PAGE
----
This year, my wife and I thru-hiked the Appalachian Trail, 2,189 miles from Northern Georgia to Northern Maine. Before setting out, I had this Huckleberry Finn-esque vision of what this would be like. It was cold when we started mid-February, so I imagined sitting around the fire huddled over our soups, then bundling up in our sleeping bags with a headlamp, reading and writing until we got tired. Come summer, I imagined lazy, two-hour lunch breaks and naptimes, sitting on a rock or fallen log or ledge overlooking some incredible vista or waterfall, reading a book, snacking on trail mix. Allow me to burst the bubble of whoever may also, quite sensibly, have this image. Walking two thousand miles is work. A fifteen mile day leaves you so exhausted that the setting-up-camp routine is the closest you get to decompression. Comically for an environment dominated by young men, sunset is affectionately referred to as “hiker midnight,” when eyes get droopy and nearly everyone turns in for bed. We enjoyed maybe six campfires the whole trip: time-consuming, wasteful, unnecessary. All the spare time I never have in my regular life, I thought I’d have out on the trail, and devour books prodigiously. It doesn’t happen. By the middle of Virginia, I had even let my journal lapse, thinking that forced, uninspired entries aren’t worth it. I read nine books in six months, dismal. Once I got home in August, I read fifteen more through the end of the year.
I started with Deliverance, a good choice, I thought, hiking through the woods of North Georgia, where the book is set. Fortunately, we heard no banjo music. I reread Ender’s Game, a good ol’ standby and one of my all-time favorites. I found Galileo’s Daughter, Girl with the Pearl Earring and Secrets of the Fire King on hostel bookshelves, swapping them out and carrying them with me. I bought The Sixth Extinction in Connecticut, and when we reached Williamstown, Massachusetts for a day of rest, I flipped to the bio page and realized I was reading this Pulitzer-prize-winning author’s book in her own hometown! Most people stuck to smartphones out on trail, so to the extent they read anything, it was ebooks, audiobooks, and cached internet articles. I left the tech at home and actually carried my journals and 1-2 books with me, a fact that, if you do any long distance hiking, should certainly shock you. Yes, for the love of books, I always had an extra few pounds of paper on my back.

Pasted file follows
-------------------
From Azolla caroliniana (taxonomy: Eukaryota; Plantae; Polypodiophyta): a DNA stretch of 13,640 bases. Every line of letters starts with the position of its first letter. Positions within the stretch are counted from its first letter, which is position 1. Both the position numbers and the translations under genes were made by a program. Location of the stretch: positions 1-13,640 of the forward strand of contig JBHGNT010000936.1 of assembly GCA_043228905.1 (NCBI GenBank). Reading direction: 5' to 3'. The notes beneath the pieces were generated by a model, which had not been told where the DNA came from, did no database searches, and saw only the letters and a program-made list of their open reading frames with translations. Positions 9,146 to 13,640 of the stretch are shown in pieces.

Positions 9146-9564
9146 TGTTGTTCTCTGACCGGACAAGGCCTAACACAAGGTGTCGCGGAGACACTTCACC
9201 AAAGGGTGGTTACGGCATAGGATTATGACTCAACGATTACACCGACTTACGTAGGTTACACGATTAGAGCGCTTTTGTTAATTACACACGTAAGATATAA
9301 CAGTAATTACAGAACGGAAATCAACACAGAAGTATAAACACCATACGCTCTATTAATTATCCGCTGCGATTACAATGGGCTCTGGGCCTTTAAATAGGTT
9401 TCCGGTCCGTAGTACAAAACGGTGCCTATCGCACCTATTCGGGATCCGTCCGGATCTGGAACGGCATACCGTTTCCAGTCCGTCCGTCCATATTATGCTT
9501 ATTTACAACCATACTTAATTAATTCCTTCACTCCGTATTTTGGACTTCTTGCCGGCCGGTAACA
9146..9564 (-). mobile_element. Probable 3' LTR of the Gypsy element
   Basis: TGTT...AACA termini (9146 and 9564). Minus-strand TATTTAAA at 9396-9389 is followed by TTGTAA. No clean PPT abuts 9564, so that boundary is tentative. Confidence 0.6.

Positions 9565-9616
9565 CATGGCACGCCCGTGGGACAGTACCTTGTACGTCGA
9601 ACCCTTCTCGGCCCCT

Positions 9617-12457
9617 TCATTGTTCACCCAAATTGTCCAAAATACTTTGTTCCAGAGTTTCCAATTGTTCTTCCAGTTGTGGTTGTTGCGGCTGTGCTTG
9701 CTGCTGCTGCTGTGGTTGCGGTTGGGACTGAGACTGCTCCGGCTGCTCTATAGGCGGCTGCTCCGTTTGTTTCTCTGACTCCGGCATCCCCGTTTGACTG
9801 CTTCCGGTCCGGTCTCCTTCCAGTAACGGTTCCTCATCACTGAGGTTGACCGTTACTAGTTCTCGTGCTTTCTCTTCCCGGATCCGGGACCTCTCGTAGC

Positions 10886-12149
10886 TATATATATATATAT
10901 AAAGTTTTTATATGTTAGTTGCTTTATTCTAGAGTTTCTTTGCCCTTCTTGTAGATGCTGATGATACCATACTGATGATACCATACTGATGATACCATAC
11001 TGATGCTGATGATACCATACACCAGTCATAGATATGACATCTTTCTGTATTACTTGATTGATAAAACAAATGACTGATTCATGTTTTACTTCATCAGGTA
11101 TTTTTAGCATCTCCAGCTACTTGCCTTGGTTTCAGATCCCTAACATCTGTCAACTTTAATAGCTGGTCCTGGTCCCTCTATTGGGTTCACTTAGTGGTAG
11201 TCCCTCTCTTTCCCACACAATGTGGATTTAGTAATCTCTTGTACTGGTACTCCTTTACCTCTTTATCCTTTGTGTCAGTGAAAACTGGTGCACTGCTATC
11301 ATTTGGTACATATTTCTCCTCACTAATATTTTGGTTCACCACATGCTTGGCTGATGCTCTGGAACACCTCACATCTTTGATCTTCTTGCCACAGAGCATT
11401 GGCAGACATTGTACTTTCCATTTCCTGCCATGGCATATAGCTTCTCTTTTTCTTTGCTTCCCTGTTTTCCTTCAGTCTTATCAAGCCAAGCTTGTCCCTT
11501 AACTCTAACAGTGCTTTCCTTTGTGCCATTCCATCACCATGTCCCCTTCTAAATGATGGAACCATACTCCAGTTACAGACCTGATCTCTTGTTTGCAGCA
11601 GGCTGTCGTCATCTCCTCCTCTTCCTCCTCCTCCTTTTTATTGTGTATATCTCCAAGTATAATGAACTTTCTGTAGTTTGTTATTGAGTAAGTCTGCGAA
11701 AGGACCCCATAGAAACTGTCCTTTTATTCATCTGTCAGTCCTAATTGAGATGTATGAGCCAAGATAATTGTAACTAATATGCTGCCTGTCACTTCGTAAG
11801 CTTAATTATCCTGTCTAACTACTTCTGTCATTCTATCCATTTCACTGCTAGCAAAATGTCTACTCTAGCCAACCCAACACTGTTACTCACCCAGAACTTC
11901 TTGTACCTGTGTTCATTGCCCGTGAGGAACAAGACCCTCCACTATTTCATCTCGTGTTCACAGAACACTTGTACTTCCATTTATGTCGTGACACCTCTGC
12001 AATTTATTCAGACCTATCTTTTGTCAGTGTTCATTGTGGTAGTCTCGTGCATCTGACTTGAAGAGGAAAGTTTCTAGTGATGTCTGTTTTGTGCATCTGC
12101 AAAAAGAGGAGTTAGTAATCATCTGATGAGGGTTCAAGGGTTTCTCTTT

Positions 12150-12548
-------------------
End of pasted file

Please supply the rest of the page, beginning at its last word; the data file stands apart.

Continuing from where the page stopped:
Stats: 70/30 Male/Female authors (19 vs 8), 8885 pages (296/book), 12 days/book
Best Book of the Year: In Other Words by Jhumpa Lahiri — So good, I read it twice, once on trail, once back at home when I could dog-ear, highlight, and take notes in it. The language (even translated) is luscious and simple. This is a masterful author at the top of her game bearing her soul.
Worst Book: Unabomber Manifesto by Ted Kasycinski — Yes, I thought I’d have a peek inside this kook’s head. He’s a kook.
Most Overrated: March by Geraldine Brooks — I only made it through the first two chapters, so it’s not an objective opinion, but this Pulitzer-prize winner didn’t grab me. (Runner-up: The Grapes of Wrath)
Best-Timed Read: Deliverance by James Dickey — Don’t pre-judge. This is a poet trying his hand at prose, absolutely nailing the language and taking you on a breathtaking thriller ride to the edge of survival.
Pinker Award: The Sixth Extinction by Elizabeth Kolbert — Handily takes this coveted spot as the clearest science book that will change your worldview, in this case, about humans’ impact on the biosphere. Runner-up: The Omnivore’s Dilemma by Michael Pollan — I’ve had this author on my radar for a while now, and he lives up to every expectation. While you’re at it, search his name on Netflix and check out some great documentaries he’s narrated!
Click on the icons below to read my individual reviews on Goodreads. (Copied from my 2017 Reading Challenge.)